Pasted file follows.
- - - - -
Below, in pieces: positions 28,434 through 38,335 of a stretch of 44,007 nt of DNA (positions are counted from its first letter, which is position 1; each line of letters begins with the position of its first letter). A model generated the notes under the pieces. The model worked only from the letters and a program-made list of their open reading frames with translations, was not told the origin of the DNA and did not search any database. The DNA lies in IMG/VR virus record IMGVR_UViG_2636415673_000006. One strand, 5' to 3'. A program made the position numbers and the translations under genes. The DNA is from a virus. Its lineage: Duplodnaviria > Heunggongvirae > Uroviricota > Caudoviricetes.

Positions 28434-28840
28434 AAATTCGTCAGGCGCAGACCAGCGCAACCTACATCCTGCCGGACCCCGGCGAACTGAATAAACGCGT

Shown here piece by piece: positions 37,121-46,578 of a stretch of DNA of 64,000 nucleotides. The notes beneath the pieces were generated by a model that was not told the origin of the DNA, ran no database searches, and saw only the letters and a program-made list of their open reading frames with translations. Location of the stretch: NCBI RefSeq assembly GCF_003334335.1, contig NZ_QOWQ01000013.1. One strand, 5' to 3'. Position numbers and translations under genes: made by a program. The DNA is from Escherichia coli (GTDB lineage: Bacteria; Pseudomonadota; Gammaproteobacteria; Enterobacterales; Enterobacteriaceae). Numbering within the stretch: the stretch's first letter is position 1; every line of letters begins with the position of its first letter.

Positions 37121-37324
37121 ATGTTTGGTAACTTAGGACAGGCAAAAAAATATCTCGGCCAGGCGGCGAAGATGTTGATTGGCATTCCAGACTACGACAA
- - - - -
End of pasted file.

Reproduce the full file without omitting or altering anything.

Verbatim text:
Below, in pieces: positions 28,434 through 38,335 of a stretch of 44,007 nt of DNA (positions are counted from its first letter, which is position 1; each line of letters begins with the position of its first letter). A model generated the notes under the pieces. The model worked only from the letters and a program-made list of their open reading frames with translations, was not told the origin of the DNA and did not search any database. The DNA lies in IMG/VR virus record IMGVR_UViG_2636415673_000006. One strand, 5' to 3'. A program made the position numbers and the translations under genes. The DNA is from a virus. Its lineage: Duplodnaviria > Heunggongvirae > Uroviricota > Caudoviricetes.

Positions 28434-28840
28434 AAATTCGTCAGGCGCAGACCAGCGCAACCTACATCCTGCCGGACCCCGGCGAACTGAATAAACGCGT

Shown here piece by piece: positions 37,121-46,578 of a stretch of DNA of 64,000 nucleotides. The notes beneath the pieces were generated by a model that was not told the origin of the DNA, ran no database searches, and saw only the letters and a program-made list of their open reading frames with translations. Location of the stretch: NCBI RefSeq assembly GCF_003334335.1, contig NZ_QOWQ01000013.1. One strand, 5' to 3'. Position numbers and translations under genes: made by a program. The DNA is from Escherichia coli (GTDB lineage: Bacteria; Pseudomonadota; Gammaproteobacteria; Enterobacterales; Enterobacteriaceae). Numbering within the stretch: the stretch's first letter is position 1; every line of letters begins with the position of its first letter.

Positions 37121-37324
37121 ATGTTTGGTAACTTAGGACAGGCAAAAAAATATCTCGGCCAGGCGGCGAAGATGTTGATTGGCATTCCAGACTACGACAA